Barry has played various roles in his 17 years in the software industry, including lone developer, team lead, director, and Agile coach and mentor. Barry is one of the few native Atlantans, currently specializing in coaching and mentoring for Agile software development in addition to doing contract software development. Over the years, he has developed on multiple platforms, focusing primarily on Microsoft technologies and then Java from 2003 onward. He views technology as a set of tools, and embraces the use of dynamic as well as statically-typed languages, procedural, object-oriented, and functional programming, each having their own strengths in a given problem domain.
Prior to his career in software, Barry Hawkins spent 10 years designing, selling, and delivering turn-key industrial packaging and marking systems into manufacturing plants throughout the southeastern United States. He was responsible for the implementation, maintenance, and support of every system he sold, which was a formative experience that continues to influence his approach to consulting and coaching.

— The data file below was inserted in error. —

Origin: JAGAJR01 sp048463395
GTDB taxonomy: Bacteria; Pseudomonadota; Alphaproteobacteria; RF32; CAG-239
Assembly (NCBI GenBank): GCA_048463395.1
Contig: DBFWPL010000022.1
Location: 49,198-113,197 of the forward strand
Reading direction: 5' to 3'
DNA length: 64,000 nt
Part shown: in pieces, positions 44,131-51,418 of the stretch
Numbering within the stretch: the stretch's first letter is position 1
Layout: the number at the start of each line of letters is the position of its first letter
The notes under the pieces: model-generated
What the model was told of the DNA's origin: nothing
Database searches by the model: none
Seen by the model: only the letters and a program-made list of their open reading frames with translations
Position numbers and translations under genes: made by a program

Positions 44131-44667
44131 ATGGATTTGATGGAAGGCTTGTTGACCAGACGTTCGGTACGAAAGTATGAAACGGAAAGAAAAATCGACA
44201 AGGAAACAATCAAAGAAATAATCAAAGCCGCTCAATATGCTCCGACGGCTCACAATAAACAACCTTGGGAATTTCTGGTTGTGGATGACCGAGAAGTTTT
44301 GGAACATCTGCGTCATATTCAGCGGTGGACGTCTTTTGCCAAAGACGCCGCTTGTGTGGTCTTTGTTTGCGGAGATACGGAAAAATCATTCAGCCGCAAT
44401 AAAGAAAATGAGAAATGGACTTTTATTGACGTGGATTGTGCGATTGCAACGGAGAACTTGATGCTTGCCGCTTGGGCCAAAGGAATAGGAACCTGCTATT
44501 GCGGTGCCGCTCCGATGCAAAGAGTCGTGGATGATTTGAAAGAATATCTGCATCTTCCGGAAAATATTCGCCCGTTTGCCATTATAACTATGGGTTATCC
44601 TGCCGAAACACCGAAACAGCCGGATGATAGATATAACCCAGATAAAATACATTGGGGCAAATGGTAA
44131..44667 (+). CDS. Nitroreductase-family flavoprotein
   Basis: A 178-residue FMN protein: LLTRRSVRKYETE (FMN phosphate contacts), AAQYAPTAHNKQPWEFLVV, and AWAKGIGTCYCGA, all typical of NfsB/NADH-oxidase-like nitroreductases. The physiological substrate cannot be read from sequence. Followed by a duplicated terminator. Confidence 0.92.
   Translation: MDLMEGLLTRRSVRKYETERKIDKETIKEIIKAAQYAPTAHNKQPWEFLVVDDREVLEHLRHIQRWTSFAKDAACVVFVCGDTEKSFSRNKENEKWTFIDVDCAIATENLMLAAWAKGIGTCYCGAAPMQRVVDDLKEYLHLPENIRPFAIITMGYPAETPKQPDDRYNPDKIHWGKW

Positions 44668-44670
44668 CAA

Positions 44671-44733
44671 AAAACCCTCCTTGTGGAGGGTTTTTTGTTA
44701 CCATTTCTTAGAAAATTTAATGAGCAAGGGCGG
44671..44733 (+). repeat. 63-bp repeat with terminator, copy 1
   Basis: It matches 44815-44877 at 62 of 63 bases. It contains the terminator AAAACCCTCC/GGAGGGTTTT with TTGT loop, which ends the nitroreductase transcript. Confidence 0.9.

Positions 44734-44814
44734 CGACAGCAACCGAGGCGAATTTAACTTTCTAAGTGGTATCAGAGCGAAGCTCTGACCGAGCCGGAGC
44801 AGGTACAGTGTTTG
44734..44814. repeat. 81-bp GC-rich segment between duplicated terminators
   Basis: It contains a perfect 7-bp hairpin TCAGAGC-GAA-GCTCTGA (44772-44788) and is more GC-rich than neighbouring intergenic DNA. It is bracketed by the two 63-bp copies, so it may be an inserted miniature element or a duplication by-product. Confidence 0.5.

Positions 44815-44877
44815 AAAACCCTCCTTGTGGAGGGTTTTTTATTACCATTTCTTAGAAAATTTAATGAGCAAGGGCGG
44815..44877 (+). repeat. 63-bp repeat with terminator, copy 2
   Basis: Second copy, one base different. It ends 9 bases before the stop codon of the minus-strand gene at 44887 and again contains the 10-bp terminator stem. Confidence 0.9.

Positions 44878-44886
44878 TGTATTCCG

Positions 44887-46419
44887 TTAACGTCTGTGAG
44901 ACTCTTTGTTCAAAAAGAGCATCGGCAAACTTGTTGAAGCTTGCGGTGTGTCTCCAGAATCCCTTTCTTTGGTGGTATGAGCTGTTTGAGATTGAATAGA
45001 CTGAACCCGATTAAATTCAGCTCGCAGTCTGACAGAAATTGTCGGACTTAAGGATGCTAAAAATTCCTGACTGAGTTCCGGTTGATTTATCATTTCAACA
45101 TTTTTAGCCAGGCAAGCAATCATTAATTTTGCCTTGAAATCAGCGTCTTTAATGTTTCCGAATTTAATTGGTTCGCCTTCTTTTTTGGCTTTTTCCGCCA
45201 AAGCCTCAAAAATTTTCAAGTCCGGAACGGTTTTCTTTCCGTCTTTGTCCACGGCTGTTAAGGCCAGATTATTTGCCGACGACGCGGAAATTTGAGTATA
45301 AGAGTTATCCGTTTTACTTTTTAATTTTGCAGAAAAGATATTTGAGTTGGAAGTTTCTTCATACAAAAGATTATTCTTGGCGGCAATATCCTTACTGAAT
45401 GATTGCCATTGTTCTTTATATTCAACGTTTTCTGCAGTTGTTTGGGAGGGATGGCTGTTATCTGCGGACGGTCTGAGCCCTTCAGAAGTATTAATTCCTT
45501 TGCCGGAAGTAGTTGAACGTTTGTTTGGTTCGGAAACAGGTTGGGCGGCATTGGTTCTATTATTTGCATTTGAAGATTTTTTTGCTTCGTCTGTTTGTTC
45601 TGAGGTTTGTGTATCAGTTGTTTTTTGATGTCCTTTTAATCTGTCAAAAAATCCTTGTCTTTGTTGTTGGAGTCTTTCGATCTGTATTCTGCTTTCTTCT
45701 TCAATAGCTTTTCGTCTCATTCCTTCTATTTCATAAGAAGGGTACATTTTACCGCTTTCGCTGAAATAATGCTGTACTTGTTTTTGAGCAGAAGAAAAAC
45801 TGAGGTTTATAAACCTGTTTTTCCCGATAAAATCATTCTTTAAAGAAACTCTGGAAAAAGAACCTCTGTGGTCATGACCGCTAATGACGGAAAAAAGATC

Bookstore shelves and training catalogs are stuffed with options for learning about the theory and principle behind Agile Software Development. In reading through a book or attending a Scrum certification class, the description of the process seems to flow like water. However, when enthusiasts attempt to make that flow a reality in the workplace, it becomes all to clear just how much tactical how-to was left out of the material. Attendees of this talk will see how to make the trickier bits of Scrum possible, including answers to questions like “Exactly how do I go about planning a sprint?” and “How do I get my team to start using story points?”, all distilled from Barry’s years in the field of making this happen in a range of corporate environments.
These days you rarely find someone who hasn’t been part of at least one attempt to adopt Agile. However, few of those same people will tell you they are part of an ongoing, successful Agile team. This talk is a collection of the most common things that Barry has seen derail Agile adoptions in his years as an Agile coach. Attendees should come away with a collection of subtle pitfalls to avoid in their next attempt to successfully apply Agile Software Development on the job.